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The Senate Surprises We Did — And Didn’t — See Coming

It’s been well over a year since we published our first stories about the race for control of the U.S. Senate. Even then, circa May 2017 (God help us), we knew that the map favored Republicans and that the battle for control of the chamber would be pitched. A lot has happened since then: There have been unorthodox primary candidates and a shifting battleground map; a Supreme Court seat opened up, creating an engulfing political controversy for senators locked in tight races; and the climate in the country has remained highly partisan and highly antagonistic when it comes to all things political — twice in the past year, I’ve arrived at work to the sight of police guarding offices that house dozens of journalists.

Given the pace of the political news cycle — and given that there just isn’t much left to say the day before Election Day — I thought it would be helpful to take a look back at the way the Senate races have unfolded from the early days when we knew even less than we do now, to the primaries, to the final general election push.

The far-too-early race handicapping

Let’s start at the beginning. The year was 2017, and President Trump had just been inaugurated. Democrats were worried, and Republicans were feeling good, considering that there were 10 Democratic senators from states that Trump won in 2016 whose seats would be on the ballot in 2018. Ohio, Pennsylvania, West Virginia and Wisconsin all had at-risk seats that were discussed in the press. (The Democratic incumbents in each of those states are currently favorites in each of those races, according to the FiveThirtyEight forecast.)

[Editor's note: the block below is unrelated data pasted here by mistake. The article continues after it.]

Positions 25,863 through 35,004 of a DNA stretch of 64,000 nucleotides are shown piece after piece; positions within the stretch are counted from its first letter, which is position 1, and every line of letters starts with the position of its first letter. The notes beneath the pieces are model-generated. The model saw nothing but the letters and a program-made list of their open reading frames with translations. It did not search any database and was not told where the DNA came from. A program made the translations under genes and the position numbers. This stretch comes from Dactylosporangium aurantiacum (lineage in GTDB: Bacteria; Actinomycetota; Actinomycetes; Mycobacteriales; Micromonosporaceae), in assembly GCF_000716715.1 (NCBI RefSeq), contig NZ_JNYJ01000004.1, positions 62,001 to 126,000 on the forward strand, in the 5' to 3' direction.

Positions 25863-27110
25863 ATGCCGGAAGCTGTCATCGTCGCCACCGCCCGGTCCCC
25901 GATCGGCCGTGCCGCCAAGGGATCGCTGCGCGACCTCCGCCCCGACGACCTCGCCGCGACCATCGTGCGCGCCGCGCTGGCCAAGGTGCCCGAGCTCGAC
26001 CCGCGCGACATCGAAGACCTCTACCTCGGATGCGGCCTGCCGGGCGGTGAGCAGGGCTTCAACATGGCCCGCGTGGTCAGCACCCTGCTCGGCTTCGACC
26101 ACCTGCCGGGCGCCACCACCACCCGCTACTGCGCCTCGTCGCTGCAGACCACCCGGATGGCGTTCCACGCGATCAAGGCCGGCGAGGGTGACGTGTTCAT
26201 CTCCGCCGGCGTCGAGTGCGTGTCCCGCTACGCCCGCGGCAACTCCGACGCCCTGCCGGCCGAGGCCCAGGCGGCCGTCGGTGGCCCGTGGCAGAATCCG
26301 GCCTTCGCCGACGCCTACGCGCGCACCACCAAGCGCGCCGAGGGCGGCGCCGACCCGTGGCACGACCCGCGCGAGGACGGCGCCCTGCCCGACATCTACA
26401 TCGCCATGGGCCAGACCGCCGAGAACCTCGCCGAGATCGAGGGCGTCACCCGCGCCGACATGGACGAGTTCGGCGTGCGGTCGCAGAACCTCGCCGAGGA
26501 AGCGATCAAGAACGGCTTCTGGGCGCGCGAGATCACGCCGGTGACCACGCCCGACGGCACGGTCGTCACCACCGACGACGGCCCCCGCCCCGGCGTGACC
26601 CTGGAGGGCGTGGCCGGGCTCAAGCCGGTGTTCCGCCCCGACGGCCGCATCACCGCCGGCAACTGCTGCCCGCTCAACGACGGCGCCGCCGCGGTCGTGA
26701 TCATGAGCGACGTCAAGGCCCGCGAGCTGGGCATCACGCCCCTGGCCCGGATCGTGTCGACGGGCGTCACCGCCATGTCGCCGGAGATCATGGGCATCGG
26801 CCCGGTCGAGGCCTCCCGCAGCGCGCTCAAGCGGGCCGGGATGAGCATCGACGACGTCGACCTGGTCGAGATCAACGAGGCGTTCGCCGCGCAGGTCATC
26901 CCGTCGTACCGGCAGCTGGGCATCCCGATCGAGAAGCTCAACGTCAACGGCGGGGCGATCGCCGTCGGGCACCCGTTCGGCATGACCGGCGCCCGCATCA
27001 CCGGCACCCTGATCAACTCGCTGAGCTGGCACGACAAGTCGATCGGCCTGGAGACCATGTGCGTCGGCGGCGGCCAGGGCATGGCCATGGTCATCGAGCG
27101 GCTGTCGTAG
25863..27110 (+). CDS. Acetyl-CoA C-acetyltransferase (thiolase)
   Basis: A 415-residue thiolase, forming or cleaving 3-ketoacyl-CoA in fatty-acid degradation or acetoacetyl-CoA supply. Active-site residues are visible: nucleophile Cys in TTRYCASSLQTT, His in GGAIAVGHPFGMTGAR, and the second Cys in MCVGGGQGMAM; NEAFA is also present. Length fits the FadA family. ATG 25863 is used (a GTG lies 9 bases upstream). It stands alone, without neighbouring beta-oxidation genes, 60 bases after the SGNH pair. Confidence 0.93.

In September 2017, I wrote a list of what I called “unlikely” scenarios that could shuffle the Senate map. The past year in politics turned out to be topsy-turvy enough that some of the things I gamed out sort of came true. Among the unlikely scenarios I identified? Alabama’s open Senate seat’s going to a Democrat, Tennessee Sen. Bob Corker’s being in re-election trouble, and Texas’s or New Jersey’s busting out of their partisan paradigms to elect someone from the other side of the aisle.